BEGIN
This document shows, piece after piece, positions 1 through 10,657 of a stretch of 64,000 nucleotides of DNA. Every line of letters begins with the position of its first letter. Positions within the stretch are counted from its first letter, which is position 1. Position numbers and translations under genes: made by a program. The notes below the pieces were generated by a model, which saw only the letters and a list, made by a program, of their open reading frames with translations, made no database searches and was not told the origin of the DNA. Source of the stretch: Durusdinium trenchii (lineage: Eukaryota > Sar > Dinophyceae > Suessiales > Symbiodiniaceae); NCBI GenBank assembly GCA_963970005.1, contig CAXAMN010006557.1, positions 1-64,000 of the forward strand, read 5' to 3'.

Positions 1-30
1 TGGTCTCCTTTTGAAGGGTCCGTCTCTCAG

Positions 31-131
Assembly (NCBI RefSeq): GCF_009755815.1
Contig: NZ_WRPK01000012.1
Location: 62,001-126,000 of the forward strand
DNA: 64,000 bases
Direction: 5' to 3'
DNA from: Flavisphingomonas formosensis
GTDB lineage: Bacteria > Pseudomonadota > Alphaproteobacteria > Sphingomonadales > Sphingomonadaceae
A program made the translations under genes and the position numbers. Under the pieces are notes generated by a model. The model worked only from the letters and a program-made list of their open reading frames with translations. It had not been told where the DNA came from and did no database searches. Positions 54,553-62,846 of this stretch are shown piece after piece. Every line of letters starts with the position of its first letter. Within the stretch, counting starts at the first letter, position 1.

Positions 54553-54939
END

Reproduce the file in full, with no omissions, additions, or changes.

This document shows, piece after piece, positions 1 through 10,657 of a stretch of 64,000 nucleotides of DNA. Every line of letters begins with the position of its first letter. Positions within the stretch are counted from its first letter, which is position 1. Position numbers and translations under genes: made by a program. The notes below the pieces were generated by a model, which saw only the letters and a list, made by a program, of their open reading frames with translations, made no database searches and was not told the origin of the DNA. Source of the stretch: Durusdinium trenchii (lineage: Eukaryota > Sar > Dinophyceae > Suessiales > Symbiodiniaceae); NCBI GenBank assembly GCA_963970005.1, contig CAXAMN010006557.1, positions 1-64,000 of the forward strand, read 5' to 3'.

Positions 1-30
1 TGGTCTCCTTTTGAAGGGTCCGTCTCTCAG

Positions 31-131
Assembly (NCBI RefSeq): GCF_009755815.1
Contig: NZ_WRPK01000012.1
Location: 62,001-126,000 of the forward strand
DNA: 64,000 bases
Direction: 5' to 3'
DNA from: Flavisphingomonas formosensis
GTDB lineage: Bacteria > Pseudomonadota > Alphaproteobacteria > Sphingomonadales > Sphingomonadaceae
A program made the translations under genes and the position numbers. Under the pieces are notes generated by a model. The model worked only from the letters and a program-made list of their open reading frames with translations. It had not been told where the DNA came from and did no database searches. Positions 54,553-62,846 of this stretch are shown piece after piece. Every line of letters starts with the position of its first letter. Within the stretch, counting starts at the first letter, position 1.

Positions 54553-54939